|Sample Requirement||Turnaround Time|
Faeces (10g minimum)
Same working day
These remain the basis of equine intestinal parasitic surveillance and monitoring of worm control programmes. They are not always a reliable means of assessing an individual horse, due to the inability to detect larval organisms within the mucosa, and natural variability of the egg shedding within the faeces. Other haematological findings and serum protein (albumin and protein electrophoresis) investigations may also be indicated.
Testing methods vary between laboratories and we can offer three methods:
Our routine screening assay is performed using a modification of the ‘ovassay’ method, a flotation method which is particularly suitable for use in horse samples as it is extremely sensitive at detecting low numbers of strongyle and related species eggs. Ascarid and Strongyloides spp. eggs are also detected. Our own data indicates that this method is more sensitive than the McMaster method; McMaster method is suitable for counting worm eggs in samples where high counts are expected (e.g. welfare cases, farm animals) as these methods involve dilution rather than concentration of the eggs into the counting area. Our experience is that most well-managed horses under good endoparasite control regimes consistently have zero strongyle eggs/g of faeces, using the Ovassay technique.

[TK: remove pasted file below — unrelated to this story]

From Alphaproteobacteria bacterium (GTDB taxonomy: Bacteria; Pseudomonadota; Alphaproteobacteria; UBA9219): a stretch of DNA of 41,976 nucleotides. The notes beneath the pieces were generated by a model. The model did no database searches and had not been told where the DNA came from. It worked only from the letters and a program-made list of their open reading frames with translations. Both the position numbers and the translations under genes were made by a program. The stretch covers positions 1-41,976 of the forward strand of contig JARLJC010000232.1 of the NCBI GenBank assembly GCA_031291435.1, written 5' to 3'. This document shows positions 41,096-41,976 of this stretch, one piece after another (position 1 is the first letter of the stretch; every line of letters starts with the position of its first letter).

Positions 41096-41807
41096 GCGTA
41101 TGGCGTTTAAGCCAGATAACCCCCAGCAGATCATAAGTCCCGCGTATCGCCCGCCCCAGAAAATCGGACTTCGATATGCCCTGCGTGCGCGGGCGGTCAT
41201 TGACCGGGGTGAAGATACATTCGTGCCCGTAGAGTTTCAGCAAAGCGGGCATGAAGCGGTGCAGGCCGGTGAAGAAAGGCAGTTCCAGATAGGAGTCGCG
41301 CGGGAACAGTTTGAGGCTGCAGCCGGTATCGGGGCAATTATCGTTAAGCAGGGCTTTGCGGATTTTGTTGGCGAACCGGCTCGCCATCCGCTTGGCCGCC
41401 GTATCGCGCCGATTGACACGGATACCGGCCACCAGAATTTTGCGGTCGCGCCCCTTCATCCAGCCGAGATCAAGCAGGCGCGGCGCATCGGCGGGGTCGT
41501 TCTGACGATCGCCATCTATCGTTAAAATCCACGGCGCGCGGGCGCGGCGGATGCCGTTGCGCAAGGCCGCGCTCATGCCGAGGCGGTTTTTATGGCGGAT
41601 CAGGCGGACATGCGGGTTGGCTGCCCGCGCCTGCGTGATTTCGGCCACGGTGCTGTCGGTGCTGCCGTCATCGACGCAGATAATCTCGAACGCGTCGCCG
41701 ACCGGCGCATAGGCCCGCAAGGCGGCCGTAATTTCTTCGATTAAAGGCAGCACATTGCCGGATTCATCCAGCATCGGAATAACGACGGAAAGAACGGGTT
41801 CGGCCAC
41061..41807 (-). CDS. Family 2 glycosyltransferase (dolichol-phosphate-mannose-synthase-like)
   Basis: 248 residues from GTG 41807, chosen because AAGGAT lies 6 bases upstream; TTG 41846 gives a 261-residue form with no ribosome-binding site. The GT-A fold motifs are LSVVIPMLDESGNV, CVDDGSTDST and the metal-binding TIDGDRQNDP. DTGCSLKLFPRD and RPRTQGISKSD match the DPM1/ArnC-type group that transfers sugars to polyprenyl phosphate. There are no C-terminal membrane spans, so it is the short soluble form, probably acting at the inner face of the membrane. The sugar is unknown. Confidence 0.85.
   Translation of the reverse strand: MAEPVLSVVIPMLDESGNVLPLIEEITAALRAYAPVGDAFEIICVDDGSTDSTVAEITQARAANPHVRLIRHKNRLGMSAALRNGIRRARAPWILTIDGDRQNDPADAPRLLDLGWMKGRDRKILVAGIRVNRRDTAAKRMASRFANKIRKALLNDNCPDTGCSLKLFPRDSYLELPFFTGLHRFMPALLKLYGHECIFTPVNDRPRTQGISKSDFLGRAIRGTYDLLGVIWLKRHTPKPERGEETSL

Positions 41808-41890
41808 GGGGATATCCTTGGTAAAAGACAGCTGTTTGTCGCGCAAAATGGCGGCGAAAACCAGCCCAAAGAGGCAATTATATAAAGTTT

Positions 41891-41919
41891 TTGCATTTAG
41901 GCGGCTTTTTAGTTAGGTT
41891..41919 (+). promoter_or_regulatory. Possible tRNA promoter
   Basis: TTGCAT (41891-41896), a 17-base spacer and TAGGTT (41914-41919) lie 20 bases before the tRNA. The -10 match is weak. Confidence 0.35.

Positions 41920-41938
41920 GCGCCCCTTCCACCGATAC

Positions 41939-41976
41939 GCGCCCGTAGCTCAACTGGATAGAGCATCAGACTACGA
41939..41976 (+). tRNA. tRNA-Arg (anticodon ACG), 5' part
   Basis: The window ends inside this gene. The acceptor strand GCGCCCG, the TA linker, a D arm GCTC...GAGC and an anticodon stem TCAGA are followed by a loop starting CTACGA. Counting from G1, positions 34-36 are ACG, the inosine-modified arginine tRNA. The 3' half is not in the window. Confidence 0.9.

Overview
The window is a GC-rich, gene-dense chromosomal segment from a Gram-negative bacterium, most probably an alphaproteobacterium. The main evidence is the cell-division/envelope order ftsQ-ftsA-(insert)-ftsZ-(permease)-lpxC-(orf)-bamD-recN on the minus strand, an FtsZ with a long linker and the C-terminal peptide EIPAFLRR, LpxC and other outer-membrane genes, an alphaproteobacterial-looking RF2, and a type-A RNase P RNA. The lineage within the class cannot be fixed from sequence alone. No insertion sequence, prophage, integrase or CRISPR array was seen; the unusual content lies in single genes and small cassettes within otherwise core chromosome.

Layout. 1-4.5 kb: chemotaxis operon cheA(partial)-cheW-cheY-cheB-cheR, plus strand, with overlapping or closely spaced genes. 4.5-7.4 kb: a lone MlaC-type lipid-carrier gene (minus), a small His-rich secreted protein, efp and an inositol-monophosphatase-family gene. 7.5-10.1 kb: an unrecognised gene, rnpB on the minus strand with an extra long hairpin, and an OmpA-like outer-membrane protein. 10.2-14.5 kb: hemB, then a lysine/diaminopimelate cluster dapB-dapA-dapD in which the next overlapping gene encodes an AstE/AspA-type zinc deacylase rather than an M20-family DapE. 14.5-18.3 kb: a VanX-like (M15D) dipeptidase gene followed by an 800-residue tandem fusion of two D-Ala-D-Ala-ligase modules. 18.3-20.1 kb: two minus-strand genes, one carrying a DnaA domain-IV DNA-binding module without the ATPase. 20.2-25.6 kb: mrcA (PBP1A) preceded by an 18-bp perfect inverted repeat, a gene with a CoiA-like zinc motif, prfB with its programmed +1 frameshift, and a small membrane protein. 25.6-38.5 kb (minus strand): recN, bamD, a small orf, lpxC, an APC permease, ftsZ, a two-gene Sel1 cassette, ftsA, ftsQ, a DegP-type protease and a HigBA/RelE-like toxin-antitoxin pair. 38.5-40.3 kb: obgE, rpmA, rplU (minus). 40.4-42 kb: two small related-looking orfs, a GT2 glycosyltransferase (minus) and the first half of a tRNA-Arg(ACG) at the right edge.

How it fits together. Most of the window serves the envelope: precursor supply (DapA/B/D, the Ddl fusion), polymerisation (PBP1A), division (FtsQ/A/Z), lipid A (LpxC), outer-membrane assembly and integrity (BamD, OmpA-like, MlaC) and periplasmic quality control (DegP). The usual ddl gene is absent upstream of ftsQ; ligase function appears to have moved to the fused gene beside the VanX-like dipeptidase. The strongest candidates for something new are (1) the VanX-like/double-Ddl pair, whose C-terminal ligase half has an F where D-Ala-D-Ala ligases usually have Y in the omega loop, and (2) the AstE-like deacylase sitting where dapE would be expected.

We are also able to offer the McMaster method if required. A more complex Centrifugation/Floatation method ('Moredun' method) is available and is currently considered the most sensitive method, accurate to 1 egg/g, and is recommend for worm egg count reduction testing.
Tapeworm segments may sometimes be seen in the faeces by gross examination and are often seen in the caecal content of tapeworm-related intussusception cases at surgical correction.
A serological tapeworm (ELISA) test is available.